“That’s the biggest difference now, is we actually really get into a regular-season mode as far as watching film together, trying to get things just from film and go into the game that way,” said safety Devin McCourty, “so it’s starting to really get us prepared for the season.
“You have more conversations; it’s not as easy as playing it live. I think when you’re practicing against a team, you can talk about it right there on the field and sometimes two guys can come off and say, ‘Hey, I saw this. This is what it really was.’
“And when you’re on film, you might see something you think is similar but it might look a little different in two different games for one team, so you’ve just got to talk about it and make sure you get on the same page as far as how we want to see it going into the game.”
The Patriots did play the Panthers last season, but at least for defensive players, there won’t be much carryover: not one receiver who caught a pass from Newton is on the roster this year, and left tackle Jordan Gross retired.
Praise for LaFell
One of the receivers who left Carolina is Brandon LaFell. The former third-round pick signed a three-year free agent contract with the Patriots. On Tuesday, LaFell said he was “shell-shocked” during OTAs, trying to figure out his new offense, but he’s more comfortable now, something that has shown in recent practices.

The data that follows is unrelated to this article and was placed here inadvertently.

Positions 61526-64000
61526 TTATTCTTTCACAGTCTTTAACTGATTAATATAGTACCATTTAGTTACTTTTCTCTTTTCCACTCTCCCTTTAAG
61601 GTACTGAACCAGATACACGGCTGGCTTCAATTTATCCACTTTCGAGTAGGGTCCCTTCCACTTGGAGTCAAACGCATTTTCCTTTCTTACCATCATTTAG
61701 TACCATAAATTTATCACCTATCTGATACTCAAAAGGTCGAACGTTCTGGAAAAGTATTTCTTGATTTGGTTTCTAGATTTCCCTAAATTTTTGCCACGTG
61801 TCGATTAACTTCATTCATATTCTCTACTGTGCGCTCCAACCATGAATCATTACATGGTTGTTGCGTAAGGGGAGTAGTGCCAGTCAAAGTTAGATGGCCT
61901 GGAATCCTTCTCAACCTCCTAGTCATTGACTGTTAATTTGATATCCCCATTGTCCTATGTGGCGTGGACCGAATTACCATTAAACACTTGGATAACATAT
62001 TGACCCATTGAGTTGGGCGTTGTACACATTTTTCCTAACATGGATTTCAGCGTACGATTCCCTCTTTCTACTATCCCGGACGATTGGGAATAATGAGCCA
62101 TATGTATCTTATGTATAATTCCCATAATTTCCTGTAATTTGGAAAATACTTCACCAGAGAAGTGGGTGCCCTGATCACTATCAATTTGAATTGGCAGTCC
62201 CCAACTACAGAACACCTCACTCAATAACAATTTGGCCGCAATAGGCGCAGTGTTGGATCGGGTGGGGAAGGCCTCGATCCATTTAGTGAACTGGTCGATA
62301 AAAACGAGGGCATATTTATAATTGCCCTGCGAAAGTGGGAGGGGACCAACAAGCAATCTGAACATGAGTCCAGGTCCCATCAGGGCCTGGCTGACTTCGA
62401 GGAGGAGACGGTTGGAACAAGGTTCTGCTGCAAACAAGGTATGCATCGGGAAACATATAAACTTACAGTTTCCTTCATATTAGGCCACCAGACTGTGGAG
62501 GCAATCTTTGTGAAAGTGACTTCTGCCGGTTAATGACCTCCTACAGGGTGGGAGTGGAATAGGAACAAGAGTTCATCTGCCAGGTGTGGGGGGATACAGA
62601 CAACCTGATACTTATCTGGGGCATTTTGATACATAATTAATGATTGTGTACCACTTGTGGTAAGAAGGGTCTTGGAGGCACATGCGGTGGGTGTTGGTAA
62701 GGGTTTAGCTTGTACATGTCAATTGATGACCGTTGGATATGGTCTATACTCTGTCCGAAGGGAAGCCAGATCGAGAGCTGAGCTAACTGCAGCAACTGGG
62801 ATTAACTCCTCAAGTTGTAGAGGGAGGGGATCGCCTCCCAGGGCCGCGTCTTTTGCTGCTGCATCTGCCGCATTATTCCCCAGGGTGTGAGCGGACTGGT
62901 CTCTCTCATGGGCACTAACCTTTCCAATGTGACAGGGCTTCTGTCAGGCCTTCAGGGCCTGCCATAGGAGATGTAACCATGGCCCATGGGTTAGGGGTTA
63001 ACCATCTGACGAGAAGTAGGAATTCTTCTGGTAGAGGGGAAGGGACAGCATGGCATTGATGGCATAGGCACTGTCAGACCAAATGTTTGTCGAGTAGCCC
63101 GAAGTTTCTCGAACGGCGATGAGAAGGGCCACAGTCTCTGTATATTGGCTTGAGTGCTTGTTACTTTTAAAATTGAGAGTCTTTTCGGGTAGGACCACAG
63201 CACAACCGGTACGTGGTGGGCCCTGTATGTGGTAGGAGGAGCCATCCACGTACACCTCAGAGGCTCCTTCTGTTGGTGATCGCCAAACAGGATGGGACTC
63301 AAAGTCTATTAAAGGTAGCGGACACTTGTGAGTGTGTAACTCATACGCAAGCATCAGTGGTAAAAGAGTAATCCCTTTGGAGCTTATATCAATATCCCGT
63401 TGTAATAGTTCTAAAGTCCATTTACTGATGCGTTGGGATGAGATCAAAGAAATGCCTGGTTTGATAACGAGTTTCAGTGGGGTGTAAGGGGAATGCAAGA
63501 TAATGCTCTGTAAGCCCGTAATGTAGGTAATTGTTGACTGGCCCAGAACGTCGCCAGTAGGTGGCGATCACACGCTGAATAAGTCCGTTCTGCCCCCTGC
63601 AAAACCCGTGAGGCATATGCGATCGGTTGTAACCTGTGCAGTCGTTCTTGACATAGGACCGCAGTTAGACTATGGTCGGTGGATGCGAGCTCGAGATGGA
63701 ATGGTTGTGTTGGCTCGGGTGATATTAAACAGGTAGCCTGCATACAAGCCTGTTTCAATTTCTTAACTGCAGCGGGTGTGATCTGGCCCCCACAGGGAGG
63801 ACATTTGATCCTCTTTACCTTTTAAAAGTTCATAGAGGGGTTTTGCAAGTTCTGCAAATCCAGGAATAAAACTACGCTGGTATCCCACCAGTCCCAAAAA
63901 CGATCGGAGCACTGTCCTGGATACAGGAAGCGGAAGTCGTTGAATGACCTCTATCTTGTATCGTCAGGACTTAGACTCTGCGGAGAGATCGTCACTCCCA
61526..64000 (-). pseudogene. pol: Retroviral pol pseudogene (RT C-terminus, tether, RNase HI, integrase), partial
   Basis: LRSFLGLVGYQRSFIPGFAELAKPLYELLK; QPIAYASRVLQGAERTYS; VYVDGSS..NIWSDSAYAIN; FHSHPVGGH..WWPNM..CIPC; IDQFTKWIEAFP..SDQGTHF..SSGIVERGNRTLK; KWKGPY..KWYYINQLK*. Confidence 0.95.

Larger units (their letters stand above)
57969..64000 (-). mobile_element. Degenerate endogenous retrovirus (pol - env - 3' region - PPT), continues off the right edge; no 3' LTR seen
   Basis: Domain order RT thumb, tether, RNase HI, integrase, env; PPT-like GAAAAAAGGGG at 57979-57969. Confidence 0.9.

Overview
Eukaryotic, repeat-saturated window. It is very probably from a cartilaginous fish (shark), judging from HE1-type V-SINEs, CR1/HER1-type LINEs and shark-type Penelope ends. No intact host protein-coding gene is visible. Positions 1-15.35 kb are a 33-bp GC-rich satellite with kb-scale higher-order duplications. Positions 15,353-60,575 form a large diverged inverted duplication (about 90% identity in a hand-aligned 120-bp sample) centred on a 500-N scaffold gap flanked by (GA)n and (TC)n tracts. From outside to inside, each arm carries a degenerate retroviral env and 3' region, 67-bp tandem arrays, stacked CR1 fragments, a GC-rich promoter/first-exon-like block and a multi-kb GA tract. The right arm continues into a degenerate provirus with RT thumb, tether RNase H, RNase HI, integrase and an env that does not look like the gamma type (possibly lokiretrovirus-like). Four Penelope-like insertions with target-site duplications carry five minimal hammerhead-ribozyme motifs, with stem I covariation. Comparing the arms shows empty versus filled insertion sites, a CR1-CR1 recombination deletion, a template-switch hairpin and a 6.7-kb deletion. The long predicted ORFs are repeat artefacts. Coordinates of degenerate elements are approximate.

Belichick was complimentary of the 6-foot-2-inch Houston native.
“He’s been good,” said the coach. “He’s been very diligent in trying to learn his assignments, learn the plays. He’s a tough kid. I think he’s been very competitive.
“Obviously, he’s a big target. He’s gotten better at the routes that we run. I thought that deep out that he ran in the game [against Philadelphia] was good. He created a lot of separation on that.
“He’s got a good skill set, a little different than some of our other guys, but he’s good and he’s tough.
“Whatever we’ve asked him to do, he’s done it and done it well. He’s gotten better at it. I think he’ll be able to carve out a role for himself here. It might be a big one. I don’t know; we’ll see.”
The Patriots were in full pads on the practice field once again.
As camp has ended and the public can no longer watch practices, the team restricts media viewing to a 15-minute window that consists primarily of stretching and warm-up drills.
Tackle Sebastian Vollmer was not present for the second straight day. Vollmer played 22 snaps against the Eagles, and it did not appear that he suffered an injury.
There was no announcement during the game that he had been hurt.
Also missing: defensive tackles Chris Jones and Sealver Siliga, tight end D.J. Williams, running back Tyler Gaffney, linebacker Cameron Gordon, and offensive lineman Chris Martin.
Tight end Michael Hoomanawanui, who returned to practice Monday in a limited capacity, was in pads and working on a side field with members of the strength and conditioning staff; several other players, wearing just shorts and T-shirts, were working with Hoomanawanui.
Jones, injured in the preseason opener against Washington, did walk through the locker room without any kind of brace or wrap on either ankle, and without a limp.